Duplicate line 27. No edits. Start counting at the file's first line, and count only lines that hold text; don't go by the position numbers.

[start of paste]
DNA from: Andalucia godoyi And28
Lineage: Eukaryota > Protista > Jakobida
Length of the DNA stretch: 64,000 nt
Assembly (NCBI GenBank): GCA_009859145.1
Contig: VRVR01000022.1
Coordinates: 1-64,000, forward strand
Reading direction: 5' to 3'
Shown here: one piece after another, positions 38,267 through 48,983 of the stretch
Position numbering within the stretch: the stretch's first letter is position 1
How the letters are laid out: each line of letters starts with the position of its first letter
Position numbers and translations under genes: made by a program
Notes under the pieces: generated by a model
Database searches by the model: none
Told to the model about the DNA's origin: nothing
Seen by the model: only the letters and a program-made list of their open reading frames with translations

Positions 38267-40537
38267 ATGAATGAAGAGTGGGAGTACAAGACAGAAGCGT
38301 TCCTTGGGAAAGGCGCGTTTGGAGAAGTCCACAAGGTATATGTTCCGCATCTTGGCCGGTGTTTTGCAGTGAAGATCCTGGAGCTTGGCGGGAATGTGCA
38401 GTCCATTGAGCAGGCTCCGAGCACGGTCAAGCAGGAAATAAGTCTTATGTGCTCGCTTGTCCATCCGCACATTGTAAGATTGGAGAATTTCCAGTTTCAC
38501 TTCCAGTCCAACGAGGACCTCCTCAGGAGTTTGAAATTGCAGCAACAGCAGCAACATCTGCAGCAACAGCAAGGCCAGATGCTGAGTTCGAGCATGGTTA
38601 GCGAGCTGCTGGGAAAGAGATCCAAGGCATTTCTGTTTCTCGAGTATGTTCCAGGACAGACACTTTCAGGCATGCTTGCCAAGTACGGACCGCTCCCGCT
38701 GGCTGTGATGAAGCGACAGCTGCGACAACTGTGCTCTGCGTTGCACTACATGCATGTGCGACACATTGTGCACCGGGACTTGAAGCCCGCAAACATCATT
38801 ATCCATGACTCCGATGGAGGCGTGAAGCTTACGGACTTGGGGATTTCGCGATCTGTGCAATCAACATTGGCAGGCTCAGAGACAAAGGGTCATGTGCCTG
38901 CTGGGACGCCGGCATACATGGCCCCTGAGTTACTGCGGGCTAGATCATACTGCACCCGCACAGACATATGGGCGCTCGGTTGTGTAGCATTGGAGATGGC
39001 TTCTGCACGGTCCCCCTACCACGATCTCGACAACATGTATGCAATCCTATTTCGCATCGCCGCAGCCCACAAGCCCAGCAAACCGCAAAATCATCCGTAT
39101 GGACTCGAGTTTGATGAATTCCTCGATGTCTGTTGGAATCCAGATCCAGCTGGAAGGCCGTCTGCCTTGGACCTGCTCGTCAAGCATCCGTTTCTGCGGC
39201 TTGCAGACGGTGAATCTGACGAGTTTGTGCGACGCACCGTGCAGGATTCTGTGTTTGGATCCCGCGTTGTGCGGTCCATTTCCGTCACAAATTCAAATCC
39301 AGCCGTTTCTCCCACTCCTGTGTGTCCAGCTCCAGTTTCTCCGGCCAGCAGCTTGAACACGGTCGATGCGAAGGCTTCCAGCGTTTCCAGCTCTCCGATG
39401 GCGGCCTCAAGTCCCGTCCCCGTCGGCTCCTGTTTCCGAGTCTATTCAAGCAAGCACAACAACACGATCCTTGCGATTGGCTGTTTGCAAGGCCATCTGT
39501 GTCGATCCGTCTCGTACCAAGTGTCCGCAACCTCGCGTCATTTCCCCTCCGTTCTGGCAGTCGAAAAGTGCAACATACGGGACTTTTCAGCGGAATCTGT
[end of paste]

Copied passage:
39201 TTGCAGACGGTGAATCTGACGAGTTTGTGCGACGCACCGTGCAGGATTCTGTGTTTGGATCCCGCGTTGTGCGGTCCATTTCCGTCACAAATTCAAATCC